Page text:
Elaine Kurtenbach, AP: In the past, Myanmar's promises to export energy when the local demand was not being fulfilled have been a political issue. Has the country moved beyond that dilemma? If so, how has it resolved it?

Jong-Inn Kim: Currently, gas production is exported to meet existing contracts. However, the government recently announced that new gas production will be used for domestic needs first. Currently the dilemma facing the government is how to get gas for domestic power generation when it is already committed for export.

Julie, UNCDF: How affordable is energy for consumers in Myanmar today and to what extent is affordability a priority in the country's energy vision?

Jong-Inn Kim: Currently, willingness to pay for electricity is high in Myanmar due to its very low electrification rate and suppressed demand. Also, since Myanmar has abundant hydro resources, their supply price would be low in the long-term compared with neighboring countries.

Cécile Dahomé, Sevea: What do you mean by "As such we will provide off-grid renewable energy demonstration project as well." And second question, how to make sure that off-grid investments and projects are not made in the same places as future grid extension?

Jong-Inn Kim: We will be piloting off-grid renewable energy - which can include mini-hydro, small solar PV, solar thermal, bio-gas at the community level, for example - in remote areas. We will select project areas in consultation with local governments and civil society organizations.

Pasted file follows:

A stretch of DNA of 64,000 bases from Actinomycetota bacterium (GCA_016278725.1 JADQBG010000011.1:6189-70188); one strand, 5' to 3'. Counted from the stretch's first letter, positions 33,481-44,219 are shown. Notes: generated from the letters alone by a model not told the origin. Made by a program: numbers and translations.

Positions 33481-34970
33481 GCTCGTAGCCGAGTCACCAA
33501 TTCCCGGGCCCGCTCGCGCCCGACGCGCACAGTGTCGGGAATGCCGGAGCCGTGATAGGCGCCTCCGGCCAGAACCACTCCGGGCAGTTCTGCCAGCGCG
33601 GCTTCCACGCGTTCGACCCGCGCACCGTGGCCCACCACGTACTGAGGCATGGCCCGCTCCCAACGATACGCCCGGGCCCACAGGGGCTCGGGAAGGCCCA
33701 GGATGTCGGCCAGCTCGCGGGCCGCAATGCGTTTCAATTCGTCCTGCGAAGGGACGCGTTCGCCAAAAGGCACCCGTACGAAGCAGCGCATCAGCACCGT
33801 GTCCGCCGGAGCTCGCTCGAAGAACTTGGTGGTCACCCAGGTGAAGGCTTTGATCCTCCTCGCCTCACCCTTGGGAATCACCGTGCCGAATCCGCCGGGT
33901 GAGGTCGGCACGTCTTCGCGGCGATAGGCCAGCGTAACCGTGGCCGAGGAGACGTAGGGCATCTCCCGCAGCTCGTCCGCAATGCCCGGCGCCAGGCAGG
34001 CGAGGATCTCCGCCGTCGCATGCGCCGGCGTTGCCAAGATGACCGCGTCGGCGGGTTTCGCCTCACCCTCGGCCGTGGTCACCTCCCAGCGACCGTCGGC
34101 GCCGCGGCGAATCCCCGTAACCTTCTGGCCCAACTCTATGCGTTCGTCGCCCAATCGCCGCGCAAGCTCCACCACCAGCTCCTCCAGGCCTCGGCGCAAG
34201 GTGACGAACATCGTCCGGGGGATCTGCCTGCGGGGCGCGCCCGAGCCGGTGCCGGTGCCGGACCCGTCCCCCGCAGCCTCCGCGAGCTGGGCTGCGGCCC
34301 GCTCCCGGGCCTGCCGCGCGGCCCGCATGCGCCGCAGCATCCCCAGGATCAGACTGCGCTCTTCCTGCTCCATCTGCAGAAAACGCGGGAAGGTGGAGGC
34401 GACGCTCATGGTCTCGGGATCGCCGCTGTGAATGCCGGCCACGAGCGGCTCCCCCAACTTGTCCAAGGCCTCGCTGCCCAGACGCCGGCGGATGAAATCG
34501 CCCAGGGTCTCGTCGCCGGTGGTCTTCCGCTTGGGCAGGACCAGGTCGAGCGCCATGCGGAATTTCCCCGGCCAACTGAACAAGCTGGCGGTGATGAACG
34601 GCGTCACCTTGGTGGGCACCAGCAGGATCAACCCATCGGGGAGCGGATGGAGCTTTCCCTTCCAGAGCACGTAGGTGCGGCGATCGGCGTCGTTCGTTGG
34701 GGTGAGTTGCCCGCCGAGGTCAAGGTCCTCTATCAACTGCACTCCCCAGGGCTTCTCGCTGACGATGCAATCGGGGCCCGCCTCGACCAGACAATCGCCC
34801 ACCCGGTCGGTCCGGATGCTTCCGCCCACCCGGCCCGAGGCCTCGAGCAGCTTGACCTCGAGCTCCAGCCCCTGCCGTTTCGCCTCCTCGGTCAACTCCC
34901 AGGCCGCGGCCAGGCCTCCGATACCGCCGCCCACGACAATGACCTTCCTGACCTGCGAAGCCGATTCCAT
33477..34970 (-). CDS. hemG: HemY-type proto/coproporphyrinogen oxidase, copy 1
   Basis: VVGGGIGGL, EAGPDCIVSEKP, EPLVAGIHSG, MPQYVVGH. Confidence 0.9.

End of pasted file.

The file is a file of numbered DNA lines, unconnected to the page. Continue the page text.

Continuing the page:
Nithi Kaveevivitchai/The Bangkok Post: Mentioning the important role of FDI in energy sector for Myanmar, what would be the recommendation for the government to ensure that the rich natural resource will not be taken advantage of by any particular investor or country?

Chong Chi Nai: Harnessing indigenous energy resources should be executed in a transparent and competitive manner to ensure equitable return to the country as well as the investor.

Cécile Dahomé, Sevea: A few months ago the government has tried to raise the electricity tariffs (that are really low) but without success. How do you see the price evolving in the coming years?

Chong Chi Nai: A phased electricity tariff increase would be easier to implement. It would enable consumers to take appropriate measures such as installing energy efficient equipment to reduce consumption and their electricity bills.

Joe Schatz, The Christian Science Monitor: What's the outlook for the Myanmar electricity law? What are the main challenges in getting it drafted and passed into law at this point?

Jong-Inn Kim: The draft revised electricity law is now with the Parliament. A public consultation has been ongoing. It is expected that it will be promulgated in the first quarter of 2014.

SC: Given that the bulk of energy sector investments should come from the private sector and since subsidies is not a recommended path to follow, what would you suggest the government do to entice more private sector players to invest in the sector?